Shinzo Abe has summoned the ghosts of nationalism in the Pacific. Neighbouring countries are worried by the Japanese prime minister’s revisionism concerning the historical behaviour of his country. The impact of this on Sino-Japanese relations tends to receive most attention in the western media. But there is also an increasingly fractious relationship between Japan and South Korea. Here, though, Mr Abe can and should make a bold move to dramatically improve his standing and transform the region.The Takeshima islands, which South Koreans call the Dokdo islands, are rocky outcrops in the Sea of Japan. Korean nationalists view them as a legacy of imperial Japan’s 35-year occupation of Korea. Tokyo unsurprisingly rejects this view. This should not matter to Mr Abe. He should hand the islands’ sovereignty to Seoul.
Japanese historians have recently raised questions about their country’s claim to Takeshima/Dokdo. For example, Professors Norio Kuboi and Yoshihiro Kuroda have been quoted by the Korean newspaper Chosun Ilbo as saying, “we perceive the Dokdo issue as an historical issue rather than a territorial issue”. They add that 18th century Japanese maps show the Dokdo islands (which Japan occupied to facilitate its 1904-05 war against Russia) falling under Korean sovereignty. Korean historians say, correctly, that many earlier Japanese maps did not show Dokdo as Japanese territory.
If the historical record is truly open to differing interpretations in Japan, then a grand gesture by Tokyo conceding Takeshima/Dokdo to Seoul would amount to an unimpeachable act of good will, tantamount to Anwar Sadat of Egypt going to Israel in 1977, or to Richard Nixon’s visit to China in 1972.
Consider its shock value: it would transform Korean perceptions of Japan. Mr Abe would become a leading contender for the Nobel Peace Prize. The gesture would also force the Chinese and others taking a dim view of 19th and 20th century Japan to re-examine their views. These small islets have little redeeming economic, political or strategic value to Japan; they are, instead, a geopolitical liability.
Some would counsel that such a move would be irresponsible, setting Japan down a slippery slope towards Chinese demands for it to give up the Senkaku (what the Chinese call the Diaoyu) islands and those of Russia over the disputed Northern Territories. But one can just as easily see such a grand gesture clearing East Asia’s decks, enabling Japan to set out its much stronger case against China and Russia.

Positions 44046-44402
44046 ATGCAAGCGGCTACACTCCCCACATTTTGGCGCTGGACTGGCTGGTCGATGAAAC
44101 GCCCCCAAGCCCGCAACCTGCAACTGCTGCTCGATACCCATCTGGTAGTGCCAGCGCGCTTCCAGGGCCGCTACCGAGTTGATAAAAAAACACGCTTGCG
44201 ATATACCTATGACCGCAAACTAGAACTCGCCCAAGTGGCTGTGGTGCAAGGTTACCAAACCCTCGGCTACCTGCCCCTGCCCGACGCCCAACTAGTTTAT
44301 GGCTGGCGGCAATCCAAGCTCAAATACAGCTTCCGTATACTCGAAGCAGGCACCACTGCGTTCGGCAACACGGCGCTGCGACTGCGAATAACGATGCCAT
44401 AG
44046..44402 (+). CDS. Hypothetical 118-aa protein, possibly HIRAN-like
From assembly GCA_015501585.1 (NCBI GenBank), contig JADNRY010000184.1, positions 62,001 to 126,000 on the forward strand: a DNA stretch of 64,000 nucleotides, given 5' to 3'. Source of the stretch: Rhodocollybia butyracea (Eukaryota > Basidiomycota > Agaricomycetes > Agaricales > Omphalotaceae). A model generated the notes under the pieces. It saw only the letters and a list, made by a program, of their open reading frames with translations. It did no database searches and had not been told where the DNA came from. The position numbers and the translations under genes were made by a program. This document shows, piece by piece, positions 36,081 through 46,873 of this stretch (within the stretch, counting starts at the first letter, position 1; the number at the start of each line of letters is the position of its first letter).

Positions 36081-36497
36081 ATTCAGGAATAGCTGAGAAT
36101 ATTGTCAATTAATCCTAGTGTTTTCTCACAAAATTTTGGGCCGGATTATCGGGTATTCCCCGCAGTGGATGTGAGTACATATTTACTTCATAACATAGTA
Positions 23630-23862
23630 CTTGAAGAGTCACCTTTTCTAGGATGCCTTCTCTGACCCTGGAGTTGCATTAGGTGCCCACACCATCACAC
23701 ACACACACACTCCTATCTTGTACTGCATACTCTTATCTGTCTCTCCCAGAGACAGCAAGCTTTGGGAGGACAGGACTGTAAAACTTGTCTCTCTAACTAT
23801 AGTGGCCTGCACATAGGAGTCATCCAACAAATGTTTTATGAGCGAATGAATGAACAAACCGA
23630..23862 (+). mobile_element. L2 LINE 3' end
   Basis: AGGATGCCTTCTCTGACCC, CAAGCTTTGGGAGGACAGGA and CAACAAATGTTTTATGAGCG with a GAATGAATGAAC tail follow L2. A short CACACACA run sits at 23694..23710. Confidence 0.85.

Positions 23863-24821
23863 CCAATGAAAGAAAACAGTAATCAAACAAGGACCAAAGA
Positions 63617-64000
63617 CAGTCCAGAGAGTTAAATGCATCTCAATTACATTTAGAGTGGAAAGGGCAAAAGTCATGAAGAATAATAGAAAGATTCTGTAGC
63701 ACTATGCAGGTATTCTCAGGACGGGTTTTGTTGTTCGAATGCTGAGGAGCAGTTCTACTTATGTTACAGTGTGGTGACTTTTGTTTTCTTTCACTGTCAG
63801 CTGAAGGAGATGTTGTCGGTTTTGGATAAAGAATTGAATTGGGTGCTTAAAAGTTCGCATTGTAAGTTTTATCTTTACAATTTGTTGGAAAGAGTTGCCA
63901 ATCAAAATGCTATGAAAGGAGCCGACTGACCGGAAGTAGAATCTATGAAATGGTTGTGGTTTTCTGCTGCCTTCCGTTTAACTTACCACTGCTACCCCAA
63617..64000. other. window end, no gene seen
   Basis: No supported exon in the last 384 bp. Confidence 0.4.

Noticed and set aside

Japan incorporated the Senkakus based on its 1895 decision that those islands were “unclaimed territory” – rather than, as the Chinese contest, war booty from the Treaty of Shimonoseki, which ended the Sino-Japanese war in the same year. Similarly, the Northern Territories dispute with Russia rests on valid and particular arguments about whether these form part of the Kuril island chain. While the Takeshima/Dokdo islands are an emotional issue in South Korea, the islets matter is not nearly as important for Japan as the Senkakus or Northern Territories.
For Mr Abe, it would be an audacious act. The recent spate of nationalist activities, such as the visit of 168 sitting Diet members to the Yasukuni military shrine, has reinforced doubts about Japan’s ability to honestly confront its past.
A move on Takeshima/Dokdo would help to quell suspicions of Mr Abe’s new regime. It would boost Seoul-Tokyo security co-operation against mutual threats such as North Korea. In response to populist concerns, South Korea recently backed out of a pact that would have enhanced intelligence sharing. The US is encouraging closer ties between its two most important Asian allies that would also enable trilateral co-operation as the US bolsters its posture in the region.
Far from signalling Mr Abe’s weakness, it would telegraph his strategic purpose. Such a bold move would also mirror the flexibility being shown among southeast Asian countries – Indonesia, Malaysia, Singapore – about resolving some of their own island disputes.
In grand strategy, there is much to recommend eradicating trivial irritants and concentrating instead on the main game. Mr Abe should be bold, give the islands back – then reap the benefits.
James Clad is a senior adviser at the Center for Naval Analyses and Robert A. Manning is a senior fellow with the Atlantic Council’s Brent Scowcroft Center on International Security. This piece first appeared on Financial Times.